Start Now

This sounds simple but is a critical step to rewiring. By choosing to start now, we literally choose to be in alignment (in the midst of chaos or an emotional reaction) by aligning our thoughts and actions with our intention. Remember, repeated thoughts and actions create repeat neural activity. Repeated neural activity creates neural structure. So, in order to create new outcomes, we need to start now and create new thoughts and actions. This creates new neural pathways, and over time has the ability to change your relationship to stress permanently. It took me 2-3 months to see the initial change in my life. I found myself to be less reactive to stressors or my hot buttons, sometimes becoming aware that I had no reaction at all to a family member pushing my button. I found this to be jaw dropping. After 4-10 months I became aware of new tendencies in my thoughts, increased positivity, and lessening food allergies. At approximately 18 months, my relationships with my family had deepened — my kids even commented!  And my food allergies were completely gone!

Living in the Covid era has cultivated an ever-increasing tendency for hyper-vigilance to threats, and over-reaction to even small stimuli. This long-lasting, chronic stress has reduced our resilience, affected our mental, emotional and physical well-being, including our sleep, focus, and vitality. We need to level up, in the midst of stress, rewiring our automatic stress response from an emotional response from our limbic system to a conscious goal-oriented behavior directed by our prefrontal cortex. Again, this strengthens the neural pathways and rewires the brain to understand there is another way: when something stressful happens, you can make a conscious choice toward a goal or your desired intention.

Use the Breath

The breath is a fundamental tool we can use to get into the present moment.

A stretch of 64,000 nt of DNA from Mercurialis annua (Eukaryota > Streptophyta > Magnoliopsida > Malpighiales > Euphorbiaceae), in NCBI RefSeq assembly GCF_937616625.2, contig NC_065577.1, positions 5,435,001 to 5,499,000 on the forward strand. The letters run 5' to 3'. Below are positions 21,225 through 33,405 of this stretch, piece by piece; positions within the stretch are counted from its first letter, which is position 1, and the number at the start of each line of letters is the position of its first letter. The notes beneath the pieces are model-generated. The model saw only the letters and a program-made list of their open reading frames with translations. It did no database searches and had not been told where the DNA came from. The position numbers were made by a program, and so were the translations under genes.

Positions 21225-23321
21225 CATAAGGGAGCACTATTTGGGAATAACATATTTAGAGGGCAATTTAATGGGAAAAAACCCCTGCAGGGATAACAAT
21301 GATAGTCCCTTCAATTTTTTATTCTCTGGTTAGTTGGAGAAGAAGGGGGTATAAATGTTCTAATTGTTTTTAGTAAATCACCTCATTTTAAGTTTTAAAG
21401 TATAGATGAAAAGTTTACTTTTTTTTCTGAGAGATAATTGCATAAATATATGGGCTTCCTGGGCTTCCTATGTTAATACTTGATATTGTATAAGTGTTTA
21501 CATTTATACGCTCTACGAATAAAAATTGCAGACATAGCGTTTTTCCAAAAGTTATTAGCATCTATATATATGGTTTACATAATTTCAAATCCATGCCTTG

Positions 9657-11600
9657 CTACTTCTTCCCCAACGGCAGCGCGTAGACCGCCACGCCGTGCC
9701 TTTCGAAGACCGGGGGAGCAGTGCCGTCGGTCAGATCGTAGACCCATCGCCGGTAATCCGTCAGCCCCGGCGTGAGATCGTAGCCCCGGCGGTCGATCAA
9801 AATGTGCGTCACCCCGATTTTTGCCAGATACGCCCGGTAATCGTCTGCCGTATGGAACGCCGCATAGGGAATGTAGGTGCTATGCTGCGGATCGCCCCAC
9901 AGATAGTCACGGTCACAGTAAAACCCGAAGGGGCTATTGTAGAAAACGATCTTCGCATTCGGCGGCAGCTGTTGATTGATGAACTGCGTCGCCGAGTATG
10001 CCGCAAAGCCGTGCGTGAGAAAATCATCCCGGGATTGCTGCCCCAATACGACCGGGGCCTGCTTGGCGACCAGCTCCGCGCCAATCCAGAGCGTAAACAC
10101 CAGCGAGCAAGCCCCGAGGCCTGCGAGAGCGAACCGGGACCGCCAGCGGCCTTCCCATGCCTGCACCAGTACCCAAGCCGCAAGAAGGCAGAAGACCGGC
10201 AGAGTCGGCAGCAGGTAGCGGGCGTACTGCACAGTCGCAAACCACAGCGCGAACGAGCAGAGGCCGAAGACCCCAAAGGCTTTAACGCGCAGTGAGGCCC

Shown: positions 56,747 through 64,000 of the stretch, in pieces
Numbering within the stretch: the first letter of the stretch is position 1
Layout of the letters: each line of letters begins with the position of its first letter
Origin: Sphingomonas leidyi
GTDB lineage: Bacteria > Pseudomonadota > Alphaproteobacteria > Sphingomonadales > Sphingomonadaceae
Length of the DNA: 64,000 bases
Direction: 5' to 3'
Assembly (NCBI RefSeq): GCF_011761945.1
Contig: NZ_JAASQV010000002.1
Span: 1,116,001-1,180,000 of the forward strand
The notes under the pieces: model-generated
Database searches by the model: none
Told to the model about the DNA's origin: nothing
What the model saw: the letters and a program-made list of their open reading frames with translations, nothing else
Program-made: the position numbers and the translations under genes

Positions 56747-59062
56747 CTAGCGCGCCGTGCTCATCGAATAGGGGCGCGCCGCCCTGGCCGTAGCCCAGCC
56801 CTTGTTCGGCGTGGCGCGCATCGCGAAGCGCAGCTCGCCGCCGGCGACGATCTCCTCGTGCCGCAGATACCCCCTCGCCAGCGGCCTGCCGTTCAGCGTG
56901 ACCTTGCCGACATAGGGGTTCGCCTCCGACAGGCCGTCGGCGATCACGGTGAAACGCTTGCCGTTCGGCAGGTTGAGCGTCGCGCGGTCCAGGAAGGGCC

Many times, we don’t notice the fact that we are even breathing. Over the years, I have experimented with nuances of using the breath to gain perspective, reduce fear and move to a higher-level consciousness or perspective (which is much more insightful than being in reaction or fear). Here is what I suggest:

  • First, just notice the fact that you are breathing. Just simply notice. Don’t try to change the breath or hold the breath, just simply notice the chest rising and falling. Watch the breath with 100% of your attention. Allow or give yourself permission to become absorbed in the breath.
  • Second, imagine (visualize) the breath coming in, as if you are filling a water bottle from the bottom to the top. The lower belly fills, the mid-chest, and then upper lungs. With the exhalation, imagine the breath going out and the water bottle emptying from the top to the bottom. Allowing or giving permission to the body to relax or let go with each progressive exhalation. Continue this for 2-3 minutes.
  • Third, notice the pause at the top of the inhalation and the bottom of the exhalation before the breath reverses direction. Just notice. Now the breathing pattern is breathing in, pause, breathing out, pause.
  • Lastly, notice the unique stillness when the breath is suspended at the top of the inhalation or bottom of the exhalation. Just notice. We are using the breath to stimulate the relaxation response.